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Our historical buildings have stories to share

Homes, commercial buildings and even industrial remains can be among the few long-lived “residents” who can tell us, our children and future generations the stories of our community. These stories might be about the place where the first city council meetings were held after Oswego incorporated in 1910 (long before a city hall was constructed) or the local midcentury hamburger drive-in.

They vary in architectural importance, but they may have equal significance to the individual memories on which the community’s collective past is built. The stories these buildings tell are critical in communicating our community’s history and values. They can be silently eloquent, and with our help and stewardship, can live long after we, as individuals, are gone.

Demolishing the past and building anew surrounds us with contemporary structures that rob us of our uniqueness and threaten to turn us into Any Town, U.S.A. Diversity of ages, whether it’s people or buildings, makes for a stronger and more interesting community.

Richard Moe, former president of the National Trust for Historic Preservation, observed, “There may have been a time when preservation was about saving an old building here and there, but those days are gone. Preservation is in the business of saving communities and the values they embody.”

Marylou Colver

President, Lake Oswego Preservation Society

Lake Oswego

‘All for nothing’ doesn’t sound like a good trade

Can you see it? All of America’s scofflaws, criminals and dangerous people are huddled around their TVs anxious about having to comply with new proposed laws to limit their access to guns. They’re shaking in their boots, afraid that they’ll never get the firepower they need to intimidate, threaten and kill. They know if Congress makes a gun or a gun transfer illegal, they’ll have to stop in their tracks.

Bahahahahahahahaha. Not.

Criminals will continue to buy whatever they want on the black market. Think how easy it is to buy illegal drugs. Oh yeah ... I guess a black market would continue to operate just fine.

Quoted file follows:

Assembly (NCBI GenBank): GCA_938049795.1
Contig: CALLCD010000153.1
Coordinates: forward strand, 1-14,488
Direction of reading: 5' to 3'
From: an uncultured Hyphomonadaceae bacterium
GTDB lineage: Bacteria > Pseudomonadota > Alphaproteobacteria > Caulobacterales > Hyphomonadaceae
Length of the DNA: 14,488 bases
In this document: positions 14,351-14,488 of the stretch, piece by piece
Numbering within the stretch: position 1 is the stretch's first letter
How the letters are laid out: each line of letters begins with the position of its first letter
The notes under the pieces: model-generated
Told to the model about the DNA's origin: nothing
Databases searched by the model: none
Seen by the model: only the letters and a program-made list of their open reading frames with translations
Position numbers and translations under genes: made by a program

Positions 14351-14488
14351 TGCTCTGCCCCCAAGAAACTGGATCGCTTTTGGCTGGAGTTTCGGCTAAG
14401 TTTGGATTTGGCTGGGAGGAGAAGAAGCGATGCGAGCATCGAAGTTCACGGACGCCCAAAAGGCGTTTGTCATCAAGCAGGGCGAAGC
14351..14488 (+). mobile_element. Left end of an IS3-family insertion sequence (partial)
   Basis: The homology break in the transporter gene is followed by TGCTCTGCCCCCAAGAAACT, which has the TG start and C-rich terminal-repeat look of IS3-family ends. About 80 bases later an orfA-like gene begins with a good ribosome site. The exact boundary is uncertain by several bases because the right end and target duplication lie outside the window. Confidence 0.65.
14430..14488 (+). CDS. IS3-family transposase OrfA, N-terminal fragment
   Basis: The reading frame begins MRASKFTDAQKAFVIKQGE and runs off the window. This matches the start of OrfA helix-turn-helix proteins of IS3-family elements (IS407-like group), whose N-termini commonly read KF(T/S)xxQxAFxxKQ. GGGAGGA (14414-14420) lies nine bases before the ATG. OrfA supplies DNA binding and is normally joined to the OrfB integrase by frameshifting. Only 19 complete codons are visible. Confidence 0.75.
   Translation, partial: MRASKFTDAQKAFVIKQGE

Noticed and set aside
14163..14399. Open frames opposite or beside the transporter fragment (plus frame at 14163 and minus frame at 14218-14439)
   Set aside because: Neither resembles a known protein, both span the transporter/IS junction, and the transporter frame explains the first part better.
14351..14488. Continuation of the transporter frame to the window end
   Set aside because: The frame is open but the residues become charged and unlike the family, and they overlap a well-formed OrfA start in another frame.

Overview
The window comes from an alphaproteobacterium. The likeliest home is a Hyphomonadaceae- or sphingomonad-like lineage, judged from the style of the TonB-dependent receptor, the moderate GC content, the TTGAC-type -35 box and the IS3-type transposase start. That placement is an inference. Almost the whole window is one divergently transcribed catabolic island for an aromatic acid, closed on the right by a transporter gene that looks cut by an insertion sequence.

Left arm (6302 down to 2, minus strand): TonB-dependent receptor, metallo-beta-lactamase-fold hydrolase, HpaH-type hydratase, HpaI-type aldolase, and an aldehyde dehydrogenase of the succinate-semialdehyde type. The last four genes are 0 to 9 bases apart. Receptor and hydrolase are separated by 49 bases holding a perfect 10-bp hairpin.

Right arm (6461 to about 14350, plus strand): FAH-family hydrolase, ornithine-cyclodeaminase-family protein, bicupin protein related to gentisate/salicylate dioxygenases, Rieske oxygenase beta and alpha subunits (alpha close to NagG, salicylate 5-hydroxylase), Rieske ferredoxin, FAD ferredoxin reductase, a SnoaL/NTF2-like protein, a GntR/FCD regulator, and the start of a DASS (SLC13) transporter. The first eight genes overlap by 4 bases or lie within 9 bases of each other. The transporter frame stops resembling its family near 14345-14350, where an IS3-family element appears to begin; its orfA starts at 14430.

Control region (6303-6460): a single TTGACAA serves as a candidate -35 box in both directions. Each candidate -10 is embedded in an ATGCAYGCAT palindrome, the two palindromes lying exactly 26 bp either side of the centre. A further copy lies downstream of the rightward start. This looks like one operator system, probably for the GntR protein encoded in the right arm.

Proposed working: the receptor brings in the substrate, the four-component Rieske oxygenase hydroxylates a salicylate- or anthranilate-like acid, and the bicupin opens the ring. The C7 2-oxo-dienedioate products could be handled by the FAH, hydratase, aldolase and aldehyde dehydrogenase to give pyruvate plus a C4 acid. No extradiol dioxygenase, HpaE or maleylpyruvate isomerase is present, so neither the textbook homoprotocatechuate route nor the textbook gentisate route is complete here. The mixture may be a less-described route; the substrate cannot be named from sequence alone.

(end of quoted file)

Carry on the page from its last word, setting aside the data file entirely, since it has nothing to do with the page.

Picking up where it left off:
However, Johnny Paycheck and Brenda Business who are otherwise 100 percent law abiding and never even roll a stop-sign, will feel compelled to obey and disarm themselves (of anything the government says is “too dangerous”), register their arms in a nationwide database and submit to background checks as if they were already a criminal ... just to “keep and bear arms,” a natural right, a human right by the way. At the core, what we have at risk is our personal sovereignty.

Furthermore, our founders rightly recognized that if ultimate power rested in the federal government, then individuals would be powerless to check an out-of-control government. Being disarmed as a people is about as foolish an idea as one could have. Check your history books. If we disarm ourselves, you can consider the Great Experiment of America’s days to be numbered, and our children’s children to be eventual slaves of the state. That’s just the nature of being disarmed.

Granting the federal government these proposed new powers would disarm the wrong people, give away all — our personal sovereignty — and do nothing do reduce gun deaths. Does “all for nothing” sound like a good trade? Not to me.

Mike Hall

Lake Oswego

‘Please join us in supporting Sarah’

We are delighted to learn that Sarah Howell is a candidate for the Lake Oswego School Board.

Lake Oswego is fortunate to have a community leader of Sarah’s caliber, depth of significant volunteer experience, demonstrated conscientiousness and record of effective public service. While active on the Lake Oswego School District Foundation Board and the Lake Grove Elementary SAC, Sarah has generously donated her time, thoughtful attention and hard work to support and advance local educational excellence.

Looking to the future, she has shown a willingness to study and understand the full range of key issues and opportunities that will maintain and enhance the educational offerings and reputation of our local public schools. And, as she and her husband, Andrew, are the parents of elementary school students and a preschool-aged child, Sarah will bring the important and much needed perspective of a parent of young children to our school board.

Please join us in supporting Sarah Howell.

Randy and Katie Arthur

Lake Oswego

Robertson deserves spot on board

We are endorsing Kevin Robertson for Lake Oswego School Board.

Kevin has been an asset to the Lake Oswego schools. He has served on the Lake Oswego School Foundation for six years as both vice president and president. Yet his unique contribution to the foundation was his work on the Lake Oswego School District Endowment. Many volunteers tried to get it off the ground. It was Kevin’s vision and work that helped the endowment become a reality and permanent solution for school funding.

Kevin has a junior and freshman in high school. Both he and his wife, Pam Robertson, have spent endless hours volunteering. Kevin Robertson wants to be a voice for all students in Lake Oswego Schools. It is important for a board member to have an understanding of all levels of schools. He has nine years of grade school experience, four years of junior high and now three years of high school.

As a school board member, he will bring his vast years of knowledge to help our district for all of our students.

Please cast your vote for Kevin Robertson.

Beth and Mitch Taylor

Lake Oswego

‘I refer you to the election results’

Perhaps Curt Finch and his “seven others” haven’t noticed, but the former regimes that included Hoffman, McPeak, Moncrieff and Tierney are no longer members of our city council.